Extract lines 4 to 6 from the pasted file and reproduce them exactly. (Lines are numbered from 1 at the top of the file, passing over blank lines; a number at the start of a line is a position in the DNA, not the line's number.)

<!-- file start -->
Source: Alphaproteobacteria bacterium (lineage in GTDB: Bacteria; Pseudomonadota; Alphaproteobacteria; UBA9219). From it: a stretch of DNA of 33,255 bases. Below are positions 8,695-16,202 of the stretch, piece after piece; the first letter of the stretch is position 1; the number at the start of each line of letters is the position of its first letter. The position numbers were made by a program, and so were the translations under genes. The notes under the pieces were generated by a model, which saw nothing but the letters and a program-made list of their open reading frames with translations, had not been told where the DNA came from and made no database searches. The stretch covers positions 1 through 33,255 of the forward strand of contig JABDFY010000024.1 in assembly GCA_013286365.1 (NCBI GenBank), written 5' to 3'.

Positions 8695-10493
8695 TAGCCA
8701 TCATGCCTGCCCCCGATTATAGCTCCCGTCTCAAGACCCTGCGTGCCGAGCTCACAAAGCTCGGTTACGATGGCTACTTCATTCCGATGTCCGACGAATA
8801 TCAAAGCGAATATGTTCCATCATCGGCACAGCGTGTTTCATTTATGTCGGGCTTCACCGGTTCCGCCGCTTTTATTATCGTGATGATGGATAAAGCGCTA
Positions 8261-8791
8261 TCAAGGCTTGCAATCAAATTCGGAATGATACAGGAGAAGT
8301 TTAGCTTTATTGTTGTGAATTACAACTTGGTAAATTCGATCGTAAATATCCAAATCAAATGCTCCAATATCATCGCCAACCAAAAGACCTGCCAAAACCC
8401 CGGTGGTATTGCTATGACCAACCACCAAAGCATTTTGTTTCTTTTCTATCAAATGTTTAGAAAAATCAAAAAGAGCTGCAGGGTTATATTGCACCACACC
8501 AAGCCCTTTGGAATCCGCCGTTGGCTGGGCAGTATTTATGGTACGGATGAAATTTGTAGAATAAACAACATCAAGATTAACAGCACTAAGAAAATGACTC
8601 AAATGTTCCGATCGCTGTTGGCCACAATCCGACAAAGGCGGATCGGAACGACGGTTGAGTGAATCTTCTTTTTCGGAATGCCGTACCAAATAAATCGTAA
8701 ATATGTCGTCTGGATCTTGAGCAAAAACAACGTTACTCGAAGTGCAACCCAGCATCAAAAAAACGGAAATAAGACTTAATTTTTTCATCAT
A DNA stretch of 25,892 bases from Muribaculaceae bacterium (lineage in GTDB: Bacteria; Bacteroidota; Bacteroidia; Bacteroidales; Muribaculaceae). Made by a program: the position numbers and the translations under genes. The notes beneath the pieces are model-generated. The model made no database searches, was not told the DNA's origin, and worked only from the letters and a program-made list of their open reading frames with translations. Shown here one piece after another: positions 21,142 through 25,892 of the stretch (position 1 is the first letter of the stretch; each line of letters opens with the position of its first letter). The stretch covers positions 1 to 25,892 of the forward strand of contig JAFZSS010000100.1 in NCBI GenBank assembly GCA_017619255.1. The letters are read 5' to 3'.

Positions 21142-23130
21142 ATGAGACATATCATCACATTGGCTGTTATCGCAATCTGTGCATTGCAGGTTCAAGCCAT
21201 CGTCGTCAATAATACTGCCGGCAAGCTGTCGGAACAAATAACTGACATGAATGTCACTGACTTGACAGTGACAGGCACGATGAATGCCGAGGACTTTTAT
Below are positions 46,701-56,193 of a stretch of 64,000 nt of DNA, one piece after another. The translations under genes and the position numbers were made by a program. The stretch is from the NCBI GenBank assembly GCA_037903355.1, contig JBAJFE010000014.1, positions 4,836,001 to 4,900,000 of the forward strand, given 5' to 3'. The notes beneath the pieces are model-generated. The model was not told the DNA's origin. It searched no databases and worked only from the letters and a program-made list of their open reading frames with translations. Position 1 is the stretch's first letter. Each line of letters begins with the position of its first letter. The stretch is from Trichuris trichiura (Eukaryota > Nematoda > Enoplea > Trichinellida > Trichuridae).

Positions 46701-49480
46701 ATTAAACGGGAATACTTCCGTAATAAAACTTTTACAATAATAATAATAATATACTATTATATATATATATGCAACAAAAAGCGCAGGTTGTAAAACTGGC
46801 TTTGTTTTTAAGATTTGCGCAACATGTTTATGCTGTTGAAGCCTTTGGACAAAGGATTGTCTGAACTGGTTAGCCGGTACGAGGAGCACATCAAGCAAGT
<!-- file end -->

8701 TCATGCCTGCCCCCGATTATAGCTCCCGTCTCAAGACCCTGCGTGCCGAGCTCACAAAGCTCGGTTACGATGGCTACTTCATTCCGATGTCCGACGAATA
8801 TCAAAGCGAATATGTTCCATCATCGGCACAGCGTGTTTCATTTATGTCGGGCTTCACCGGTTCCGCCGCTTTTATTATCGTGATGATGGATAAAGCGCTA
Positions 8261-8791